Author Topic: A short and incomplete overview of Libyan coins  (Read 6660 times)

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Online Figleaf

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A short and incomplete overview of Libyan coins
« on: January 12, 2013, 05:33:15 PM »
The first coins of Africa came from what is now Cyrenaica. The city of Cyrene. Cyrenaica was part of the Persian empire, but Dorian colonists from Thera (Santorini) established a thriving trading post, that quickly grew into a wealthy city. The leader of the colonist, Battus, established a dynasty that would rule the city until about 435BC. Two centuries before, they issued gold and silver coins. The gold coins are described as a "double flower pattern" with two incuse depressions on the reverse. Their assignment to Cyrene is disputed, which may be the reason I couldn't find a picture. The double flower may look like the one on a later coin of Cyrene attached.

There is no such dispute over the first silver coins, staters and fractions of staters. Many show the leaves, seeds, buds or fruit of the silphium or - most often - the plant itself (the double floer pattern), probably a major reason for the wealth of Cyrene. Other coins show Greek gods and nymphs, interspersed with horse and lion heads. The second attachment is a hemidrachm, about 510-480 BC, diademed, bearded head of Zeus Ammon with ram's horn.

Around 435, the Battids were overthrown and Cyrene became a republic. They continued to issue a large variety of gold and silver coins. From about 400, the coins show the name of the monetarius.

Peter
An unidentified coin is a piece of metal. An identified coin is a piece of history.

Online Figleaf

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Re: A short and incomplete overview of Libyan coins
« Reply #1 on: January 12, 2013, 06:32:11 PM »
From 311 BC, Cyrene and other Greek settlements in what is now Libya became parts of the Macedonian empire under Alexander the Great. On his death, those settlements were awarded to the Ptolemaic dynasty. From about 305 BC, the coins became Ptolemaic, but with a twist. The ruler was duly pictured on the obverse, but on the reverse, we find Libya, the personification of the area, often with a cornucopia, to underscore the wealth of Libya (first attachment.)

Ptolemaic coinage was regularly interrupted by revolts against Egyptian rule. One of the longest rebellions was that of Magas, stepson of Ptolemy I. More often than not, the rebels would produce imitations of republican or ptolemaic coins. The second attachment shows a bronze obol from Magas' reign, 276 - 250 B.C.; obverse diademed bust of Ptolemy; reverse ΠΤΟΛΕΜ ΒΑΣΙΛ, eagle left, with wings open, ΜΑΓ monogram left.

Peter
« Last Edit: January 13, 2013, 01:44:26 AM by Figleaf »
An unidentified coin is a piece of metal. An identified coin is a piece of history.

Online Figleaf

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Re: A short and incomplete overview of Libyan coins
« Reply #2 on: January 12, 2013, 08:44:01 PM »
When the Ptolemaic dynasty faded away, the Romans took over. Eventually, the area was merged with Crete to one province, making Cyrene a Roman provincial mint, following the patterns of other Roman provincial mints. By this time, other mints had emerged: Lepcis Magna (Lebda), Sabrata and Oea (Tripoli). These coins are half Phoenician, half Roman in style and cruder than the Cyrene issues. Also, the new mint concentrated on producing copper coins. The first and second attachment is a copper coin of Lepcis Magna:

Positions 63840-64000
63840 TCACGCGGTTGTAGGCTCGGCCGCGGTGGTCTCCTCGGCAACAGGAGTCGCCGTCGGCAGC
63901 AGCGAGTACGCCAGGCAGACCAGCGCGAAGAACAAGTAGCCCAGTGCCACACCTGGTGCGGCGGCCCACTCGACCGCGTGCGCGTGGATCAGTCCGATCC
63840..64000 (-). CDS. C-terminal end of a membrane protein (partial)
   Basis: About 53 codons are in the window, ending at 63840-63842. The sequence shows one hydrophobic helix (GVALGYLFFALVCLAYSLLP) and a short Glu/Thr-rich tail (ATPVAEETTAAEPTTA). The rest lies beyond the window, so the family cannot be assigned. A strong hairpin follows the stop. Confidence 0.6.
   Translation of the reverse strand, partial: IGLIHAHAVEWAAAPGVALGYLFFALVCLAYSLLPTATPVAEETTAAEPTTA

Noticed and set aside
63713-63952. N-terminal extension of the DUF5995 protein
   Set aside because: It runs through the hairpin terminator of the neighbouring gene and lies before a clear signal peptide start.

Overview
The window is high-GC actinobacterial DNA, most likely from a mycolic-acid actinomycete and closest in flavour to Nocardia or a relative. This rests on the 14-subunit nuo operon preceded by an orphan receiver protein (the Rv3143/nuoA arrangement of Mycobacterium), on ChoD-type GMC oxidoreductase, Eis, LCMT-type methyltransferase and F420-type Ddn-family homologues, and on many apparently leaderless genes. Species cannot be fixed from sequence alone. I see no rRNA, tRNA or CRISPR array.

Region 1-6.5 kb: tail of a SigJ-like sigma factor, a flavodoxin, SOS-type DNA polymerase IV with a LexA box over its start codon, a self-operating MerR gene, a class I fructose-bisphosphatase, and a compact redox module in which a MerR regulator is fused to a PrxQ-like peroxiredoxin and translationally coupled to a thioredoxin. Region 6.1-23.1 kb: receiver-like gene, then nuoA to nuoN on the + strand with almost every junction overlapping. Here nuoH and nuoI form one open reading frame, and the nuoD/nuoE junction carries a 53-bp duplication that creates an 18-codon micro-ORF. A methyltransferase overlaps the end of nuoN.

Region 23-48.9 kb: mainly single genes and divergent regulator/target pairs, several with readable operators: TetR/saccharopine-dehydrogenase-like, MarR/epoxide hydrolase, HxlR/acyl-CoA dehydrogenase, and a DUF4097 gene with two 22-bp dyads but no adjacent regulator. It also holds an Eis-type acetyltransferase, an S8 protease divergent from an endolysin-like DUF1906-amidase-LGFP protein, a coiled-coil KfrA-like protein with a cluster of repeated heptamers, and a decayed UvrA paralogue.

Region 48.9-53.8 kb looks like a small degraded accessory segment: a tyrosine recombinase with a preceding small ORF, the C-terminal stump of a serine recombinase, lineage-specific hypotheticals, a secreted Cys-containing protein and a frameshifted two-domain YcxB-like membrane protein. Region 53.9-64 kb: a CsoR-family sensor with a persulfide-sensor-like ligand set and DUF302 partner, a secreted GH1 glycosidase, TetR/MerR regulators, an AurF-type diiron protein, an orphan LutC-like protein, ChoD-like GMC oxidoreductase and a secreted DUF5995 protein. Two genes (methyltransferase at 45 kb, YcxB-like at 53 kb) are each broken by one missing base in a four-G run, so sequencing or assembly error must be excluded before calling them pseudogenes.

Obv: Laureate bust of Augustus. DIVOSAVGV STVS
Rev: Dionysos standing holding a kantharos right, drapery and thyrsos left. Panther behind.

The final Roman provincial issue are Cyrene drachmes and hemidrachms with Zeus Ammon for Trajan in 100AD. Cyrene declined until it was the ruined city we see today. For centuries, no coins were to be struck in Libya.

The third attachment shows a hemidrachm of Cyrene with Zeus-Ammon combined with the laureate head of Trajan. Compare this coin with the one shown in the initial post.

Peter
An unidentified coin is a piece of metal. An identified coin is a piece of history.

Online Figleaf

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Re: A short and incomplete overview of Libyan coins
« Reply #3 on: January 12, 2013, 09:46:51 PM »
The Byzantine empire did not operate a mint in what is now Libya.

Islamisation started around 640. After the fall of Egypt, Cyrenaica became part of the caliphate, while the western part (Syrtica) was a separate vassal state. This invited an invasion from the Fatimids, coming from Tunis. Eventually, the Fatimids settled in Egypt. They were succeeded by the Ayubbid dynasty in 1171.

One transitional coin is known from this time is known to have been struck in Libya: a small bronze, imitating a Byzantine coin of emperor Heraclius, but with the latin character legend "in the name of god Musa commander of Africa ordered this coin made at Tripoli". Later, some Fatimid coins were struck at the Tripoli mint.

In 1229, Abu Zakariya, governor of the Almohad province of Ifriqiya (now Tunisia) claimed sovereignty. He conquered the coastal area of Libya and established a Hafsid mint in Atrabulus (Tripoli).

The attachment shows a Fatimid half dirham 380 AH, minted at Atrabulus in the name of al-'Aziz (975-996)

Peter
An unidentified coin is a piece of metal. An identified coin is a piece of history.

Online Figleaf

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Re: A short and incomplete overview of Libyan coins
« Reply #4 on: January 12, 2013, 10:24:34 PM »
After a long struggle, Libya became an Ottoman province, with Tarabelus (Tripoli) as its capital. Coins were the same as those of the Istanbul mint, except for the mint name, Tarabelus. They could circulate everywhere in the Ottoman empire and all Ottoman coins could circulate in Libya. The first Ottoman sultan to mint coins in Tripoli was Selim II (1566-1574). In 1648, the name of the mint on the coins was changed to Tarabelus Gharb (Tripoli West), to distinguish it from the Tripoli now in Lebanon.

In 1836, the Tripoli mint was closed.

The first attachment shows an akce, 974 AH of Selim II with the mint name Tarabelus. The second is a kurush dated 1203/10 AH Tarabelus Gharb, issued during the reign of sultan Selim III. The first coin is hammered, the second machine-struck.

Peter

An unidentified coin is a piece of metal. An identified coin is a piece of history.

Online Figleaf

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Re: A short and incomplete overview of Libyan coins
« Reply #5 on: January 12, 2013, 10:50:09 PM »
After 1911, Libya was parcelled out to Italy (1911-1943), France and Britain (1943-1951). None of the colonizing powers struck coins, but they did issue paper money for (areas in) Libya, denominated in homeland currency.